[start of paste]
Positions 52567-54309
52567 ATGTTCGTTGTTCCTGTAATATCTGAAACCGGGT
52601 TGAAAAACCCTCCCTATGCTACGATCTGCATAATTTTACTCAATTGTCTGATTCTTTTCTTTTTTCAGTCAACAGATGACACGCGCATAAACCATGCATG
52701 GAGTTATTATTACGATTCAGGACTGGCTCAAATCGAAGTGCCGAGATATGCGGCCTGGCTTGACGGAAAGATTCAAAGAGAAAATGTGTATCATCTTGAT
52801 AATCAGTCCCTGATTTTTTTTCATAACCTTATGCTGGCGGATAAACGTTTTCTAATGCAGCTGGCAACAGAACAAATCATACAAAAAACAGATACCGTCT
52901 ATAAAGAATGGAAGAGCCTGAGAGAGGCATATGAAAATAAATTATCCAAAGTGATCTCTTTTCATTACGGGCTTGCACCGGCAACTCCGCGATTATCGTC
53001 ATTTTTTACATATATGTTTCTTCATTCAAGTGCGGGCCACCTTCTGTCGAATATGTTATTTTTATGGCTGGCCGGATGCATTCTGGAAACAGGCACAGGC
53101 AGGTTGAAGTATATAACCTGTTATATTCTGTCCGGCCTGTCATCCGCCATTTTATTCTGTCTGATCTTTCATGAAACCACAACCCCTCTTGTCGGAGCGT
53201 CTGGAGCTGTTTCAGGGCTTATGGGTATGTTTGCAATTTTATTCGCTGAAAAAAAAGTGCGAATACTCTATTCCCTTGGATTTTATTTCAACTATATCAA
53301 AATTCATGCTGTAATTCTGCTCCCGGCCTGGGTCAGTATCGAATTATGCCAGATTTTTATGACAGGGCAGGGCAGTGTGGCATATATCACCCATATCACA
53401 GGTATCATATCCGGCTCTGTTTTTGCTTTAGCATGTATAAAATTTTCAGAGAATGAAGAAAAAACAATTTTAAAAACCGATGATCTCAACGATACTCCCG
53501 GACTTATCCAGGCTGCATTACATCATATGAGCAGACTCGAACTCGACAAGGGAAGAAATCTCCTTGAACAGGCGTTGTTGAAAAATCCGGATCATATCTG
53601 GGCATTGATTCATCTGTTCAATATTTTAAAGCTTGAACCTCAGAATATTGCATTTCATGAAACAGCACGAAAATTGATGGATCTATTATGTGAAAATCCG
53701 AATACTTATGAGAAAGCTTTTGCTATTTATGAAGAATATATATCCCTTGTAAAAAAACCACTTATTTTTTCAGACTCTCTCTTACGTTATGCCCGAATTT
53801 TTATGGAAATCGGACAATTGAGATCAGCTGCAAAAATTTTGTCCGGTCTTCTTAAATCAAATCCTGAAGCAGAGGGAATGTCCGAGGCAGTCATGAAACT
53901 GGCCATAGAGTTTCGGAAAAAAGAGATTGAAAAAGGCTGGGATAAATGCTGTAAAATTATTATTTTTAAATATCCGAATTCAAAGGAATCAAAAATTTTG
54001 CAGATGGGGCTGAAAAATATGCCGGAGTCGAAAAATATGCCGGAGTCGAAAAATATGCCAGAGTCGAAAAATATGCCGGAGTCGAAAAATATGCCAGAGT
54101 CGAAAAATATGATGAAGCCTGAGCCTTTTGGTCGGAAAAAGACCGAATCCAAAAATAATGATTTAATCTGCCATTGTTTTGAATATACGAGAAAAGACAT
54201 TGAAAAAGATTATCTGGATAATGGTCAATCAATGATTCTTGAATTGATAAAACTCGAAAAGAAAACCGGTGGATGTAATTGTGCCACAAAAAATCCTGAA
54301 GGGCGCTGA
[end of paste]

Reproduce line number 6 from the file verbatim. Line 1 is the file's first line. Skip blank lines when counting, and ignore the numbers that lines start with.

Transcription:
52901 ATAAAGAATGGAAGAGCCTGAGAGAGGCATATGAAAATAAATTATCCAAAGTGATCTCTTTTCATTACGGGCTTGCACCGGCAACTCCGCGATTATCGTC